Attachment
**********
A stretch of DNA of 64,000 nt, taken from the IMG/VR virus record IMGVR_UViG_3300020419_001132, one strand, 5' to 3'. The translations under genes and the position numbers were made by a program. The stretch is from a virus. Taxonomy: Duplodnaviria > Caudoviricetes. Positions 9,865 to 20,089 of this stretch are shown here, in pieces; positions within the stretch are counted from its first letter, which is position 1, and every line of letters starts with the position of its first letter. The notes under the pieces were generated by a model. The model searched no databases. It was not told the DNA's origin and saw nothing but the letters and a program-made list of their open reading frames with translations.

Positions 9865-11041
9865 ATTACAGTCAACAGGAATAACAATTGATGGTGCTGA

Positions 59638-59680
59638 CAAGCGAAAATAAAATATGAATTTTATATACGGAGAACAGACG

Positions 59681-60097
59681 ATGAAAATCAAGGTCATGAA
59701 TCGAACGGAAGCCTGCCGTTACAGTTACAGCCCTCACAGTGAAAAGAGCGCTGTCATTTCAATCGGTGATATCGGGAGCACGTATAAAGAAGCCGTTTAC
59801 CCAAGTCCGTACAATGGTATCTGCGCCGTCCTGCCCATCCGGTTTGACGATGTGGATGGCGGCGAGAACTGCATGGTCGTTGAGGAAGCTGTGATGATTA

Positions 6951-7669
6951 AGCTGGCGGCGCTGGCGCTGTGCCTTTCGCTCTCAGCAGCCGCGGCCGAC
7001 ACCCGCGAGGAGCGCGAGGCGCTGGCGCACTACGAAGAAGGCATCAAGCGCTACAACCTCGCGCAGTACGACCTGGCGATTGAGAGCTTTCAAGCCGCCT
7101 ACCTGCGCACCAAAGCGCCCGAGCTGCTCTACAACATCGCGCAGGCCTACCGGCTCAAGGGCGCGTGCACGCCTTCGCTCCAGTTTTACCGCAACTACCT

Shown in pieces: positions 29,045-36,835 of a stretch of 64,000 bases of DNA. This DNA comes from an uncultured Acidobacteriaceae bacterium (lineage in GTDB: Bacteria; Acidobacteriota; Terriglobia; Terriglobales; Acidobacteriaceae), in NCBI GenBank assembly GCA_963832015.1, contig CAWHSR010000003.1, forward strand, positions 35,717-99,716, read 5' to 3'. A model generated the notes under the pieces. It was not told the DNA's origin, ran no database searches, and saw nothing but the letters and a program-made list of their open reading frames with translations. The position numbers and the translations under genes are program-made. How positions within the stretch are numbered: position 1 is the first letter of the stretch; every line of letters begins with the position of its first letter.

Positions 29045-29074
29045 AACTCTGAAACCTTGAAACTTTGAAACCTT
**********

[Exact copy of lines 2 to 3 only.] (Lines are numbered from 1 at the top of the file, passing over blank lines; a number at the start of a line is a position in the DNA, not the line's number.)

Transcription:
Positions 9865-11041
9865 ATTACAGTCAACAGGAATAACAATTGATGGTGCTGA